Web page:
4. Absurdities result if we take the principle that he uses to interpret 2 Timothy 3:16-17 and apply it to other texts. The principle is: “If (X) makes you complete then you don’t need anything other than (X)” (hence his reasoning, “If Scripture makes you complete then you need Scripture only”). If we apply this principle to James 1:4, which states, “And let steadfastness have its full effect, that you may be perfect and complete, lacking in nothing.” If we applied the principle to James 1:4 we would have to say that we do not need anything other than steadfastness, including Scripture! (One might object that James 1:4 the Greek words are not artios or exartizo. This is certainly true; the words in that passage are teleiosandholokleros, which are even stronger Greek terms. The objection would also commit a basic translation fallacy by assuming that a difference of term always means a difference of concept — it doesn’t — and, in any event, nobody is going to be able to build much of a case for the meaning of either artios or exartizo based on New Testament study since the first term occurs only once in Scripture and the second only twice [the other occurrence being in Acts 21:5], making meaningful Scriptural comparative studies of the usage impossible).
  5. The two terms modify the man of God, not Scripture. 2 Timothy 3:17 says Scripture helps makes the man of God complete and equipped, not that Scripture itself is complete and equipped. In order to prove that Scripture is sufficient, the advocate of sola scriptura would have to argue backwards from the sufficiency of a man to the sufficiency of a collection of documents. This puts an extra layer in the argument and thus an extra layer of exegetical uncertainty.
  6. This layer of uncertainty is even more problematic for the advocate since to say something helps make a man complete and equipped can presuppose that he already has certain other pieces of equipment. For example, if a man is going on a hiking trip and he has all the equipment he needs except a canteen. He then goes into a sporting goods store and buys one. When he does, he says, “There. Now I am complete, equipped for all of my hiking adventures.” This does not at all imply that the canteen alone was all the equipment he needed to be completely furnished. It was only the last piece of equipment. The statement that it made him complete presupposed that he had all the other equipment he needed.In the same way, the statement that Scripture works to complete the man of God can presuppose that the man of God already has certain other articles in his possession that pertain to doctrine (such as the oral teachings of the apostles).
  7. Even if a single source does give a person all the equipment he needs, this does not teach him how to use the equipment. He may need training in how to use his equiptment. Just because a person has all the tools he will need to survive in the woods on a hiking trip does not mean he knows how to use the tools. In the same way, even if Scripture gives one all the basic equipment one needs to do theology, it may be unclear to the point that one needs to use Apostolic Tradition to arrive at the correct interpretation of it. In fact, this is a permissible position for Catholics to hold. The claim that Scripture contains or implies all the basis data for theology is known as the material sufficiency of Scripture, and it is a perfectly acceptable position for Catholic theologians to hold (cf. Yves Congar’s work Tradition and Traditions), so long as one does not move to the position of claiming that Scripture is so clear that one does not need Apostolic Tradition or the Magisterium to interpret it — a position known as the formal sufficiency of Scripture, which is identical with the Protestant doctrine of sola scriptura. Thus a Catholic can say that Scripture gives one all the equiptment one needs for theology, just not the background one needs to use the equiptment.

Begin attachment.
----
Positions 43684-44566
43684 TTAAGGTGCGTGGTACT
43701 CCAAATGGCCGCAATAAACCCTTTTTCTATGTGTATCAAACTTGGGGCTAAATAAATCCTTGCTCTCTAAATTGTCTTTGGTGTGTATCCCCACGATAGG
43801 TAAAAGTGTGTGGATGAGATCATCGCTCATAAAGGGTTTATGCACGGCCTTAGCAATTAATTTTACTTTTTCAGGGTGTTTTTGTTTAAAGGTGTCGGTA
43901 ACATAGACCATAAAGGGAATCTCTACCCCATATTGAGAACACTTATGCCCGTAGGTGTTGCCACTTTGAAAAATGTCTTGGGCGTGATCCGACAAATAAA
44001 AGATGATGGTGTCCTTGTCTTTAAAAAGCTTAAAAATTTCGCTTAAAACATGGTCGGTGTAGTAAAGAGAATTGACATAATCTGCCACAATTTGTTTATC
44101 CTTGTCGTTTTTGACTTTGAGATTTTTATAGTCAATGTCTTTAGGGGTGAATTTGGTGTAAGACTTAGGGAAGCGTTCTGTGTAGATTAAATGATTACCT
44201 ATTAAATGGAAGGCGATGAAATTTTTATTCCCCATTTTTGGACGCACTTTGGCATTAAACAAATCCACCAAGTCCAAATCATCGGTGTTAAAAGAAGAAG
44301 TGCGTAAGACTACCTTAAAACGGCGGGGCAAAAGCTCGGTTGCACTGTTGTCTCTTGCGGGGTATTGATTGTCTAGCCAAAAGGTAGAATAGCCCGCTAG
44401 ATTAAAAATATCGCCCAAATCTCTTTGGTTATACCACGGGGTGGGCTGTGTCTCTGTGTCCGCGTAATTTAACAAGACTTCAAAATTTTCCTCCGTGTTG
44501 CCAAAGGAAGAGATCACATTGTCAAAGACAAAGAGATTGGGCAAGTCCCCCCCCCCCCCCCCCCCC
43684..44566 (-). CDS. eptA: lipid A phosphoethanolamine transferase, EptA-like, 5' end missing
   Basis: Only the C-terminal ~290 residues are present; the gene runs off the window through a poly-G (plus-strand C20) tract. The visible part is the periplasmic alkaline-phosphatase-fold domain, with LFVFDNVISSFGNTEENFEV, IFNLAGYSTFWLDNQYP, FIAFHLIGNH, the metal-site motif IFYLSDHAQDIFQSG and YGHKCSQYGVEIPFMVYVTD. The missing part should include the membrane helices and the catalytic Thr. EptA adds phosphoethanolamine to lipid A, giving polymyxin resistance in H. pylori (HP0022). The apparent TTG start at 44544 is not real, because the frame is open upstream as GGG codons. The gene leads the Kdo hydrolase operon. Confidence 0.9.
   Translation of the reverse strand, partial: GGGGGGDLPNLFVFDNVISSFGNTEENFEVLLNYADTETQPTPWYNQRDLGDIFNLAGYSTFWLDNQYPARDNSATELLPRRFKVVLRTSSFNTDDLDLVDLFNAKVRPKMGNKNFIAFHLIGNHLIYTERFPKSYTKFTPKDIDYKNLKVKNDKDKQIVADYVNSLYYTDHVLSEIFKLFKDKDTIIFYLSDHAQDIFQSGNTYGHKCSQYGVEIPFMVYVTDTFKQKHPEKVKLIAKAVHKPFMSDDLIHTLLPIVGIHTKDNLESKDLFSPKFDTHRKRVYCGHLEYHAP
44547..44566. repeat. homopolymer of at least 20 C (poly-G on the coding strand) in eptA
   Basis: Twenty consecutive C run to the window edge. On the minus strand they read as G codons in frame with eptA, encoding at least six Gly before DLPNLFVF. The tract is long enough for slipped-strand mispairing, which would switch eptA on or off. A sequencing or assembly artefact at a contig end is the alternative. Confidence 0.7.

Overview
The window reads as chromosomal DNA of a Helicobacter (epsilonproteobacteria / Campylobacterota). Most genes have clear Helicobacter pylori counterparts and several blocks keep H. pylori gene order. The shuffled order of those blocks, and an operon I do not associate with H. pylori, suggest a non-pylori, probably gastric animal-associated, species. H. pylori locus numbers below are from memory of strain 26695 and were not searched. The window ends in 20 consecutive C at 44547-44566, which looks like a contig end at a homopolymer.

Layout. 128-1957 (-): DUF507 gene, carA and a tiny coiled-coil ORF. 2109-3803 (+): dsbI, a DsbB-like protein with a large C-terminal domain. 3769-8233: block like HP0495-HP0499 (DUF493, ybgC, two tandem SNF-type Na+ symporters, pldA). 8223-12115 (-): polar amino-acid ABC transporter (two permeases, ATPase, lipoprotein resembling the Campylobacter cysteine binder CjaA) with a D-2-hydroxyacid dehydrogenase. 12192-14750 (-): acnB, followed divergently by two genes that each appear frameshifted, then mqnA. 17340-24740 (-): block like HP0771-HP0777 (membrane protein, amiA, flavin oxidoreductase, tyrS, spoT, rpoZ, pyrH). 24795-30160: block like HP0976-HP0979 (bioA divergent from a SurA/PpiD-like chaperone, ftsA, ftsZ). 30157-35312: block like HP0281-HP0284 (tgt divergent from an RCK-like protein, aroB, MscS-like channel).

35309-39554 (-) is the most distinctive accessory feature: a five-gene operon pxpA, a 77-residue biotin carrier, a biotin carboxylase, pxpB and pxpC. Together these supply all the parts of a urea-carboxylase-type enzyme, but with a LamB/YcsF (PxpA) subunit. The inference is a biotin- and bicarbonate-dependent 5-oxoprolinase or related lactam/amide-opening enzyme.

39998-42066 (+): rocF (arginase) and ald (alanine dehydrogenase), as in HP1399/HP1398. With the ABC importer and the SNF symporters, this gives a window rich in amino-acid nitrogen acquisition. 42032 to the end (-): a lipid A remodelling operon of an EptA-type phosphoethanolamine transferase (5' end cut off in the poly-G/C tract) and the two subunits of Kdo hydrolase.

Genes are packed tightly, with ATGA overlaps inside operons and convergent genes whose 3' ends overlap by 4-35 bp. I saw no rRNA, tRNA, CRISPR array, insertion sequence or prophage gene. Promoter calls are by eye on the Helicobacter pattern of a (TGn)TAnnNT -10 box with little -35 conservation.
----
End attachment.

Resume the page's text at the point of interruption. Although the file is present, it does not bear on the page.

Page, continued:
8. So even if one could show that the words artios or exartizo means “sufficient” in this passage, and even if he could show that it applies (directly or indirectly) to Scripture, all this would prove is the material sufficiency of Scripture, which a Catholic can be happy to admit. It does nothing to prove formal sufficiency (the sola scriptura theory).
  9. In fact, the text says that Scripture will make the man of God complete — it completes a clergyman, not an ordinary layman. A clergyman is someone who has special training — for example, his knowledge of the Apostolic Tradition which enables him to correctly interpret Scripture. The text thus presupposes a knowledge that the man of God already has before he even approaches Scripture.
  10. But apart from these considerations which deal specifically with the hypothesis being advanced in connection with the terms artios or exartizo, there are positive reasons why this passage, no matter what translation of these terms is given,cannot be used to prove sola scriptura

To begin with, in the opening clause of the passage, the phrase “All Scripture” is normally taken by Evangelicals to mean “All of Scripture” — in other words, a reference to the whole of the canon of Scripture, which coextensive with what a Protestant wishes to make normative for theology. This is natural for a Protestant since he things of the term “scripture” in the singular as a reference to the entire Bible and nothing but the Bible. But that is not the way the term is used in the Bible itself.

The ability to refer to the Bible as a unified work is an invention of the age of moveable type. Prior to the existence of the printing press, Scripture was at best a set of individual, bound volumes. In the first century, when Paul was writing, it was a collection of several dozen scrolls. There was no way it was conceived of as a unified literary work, as it is today.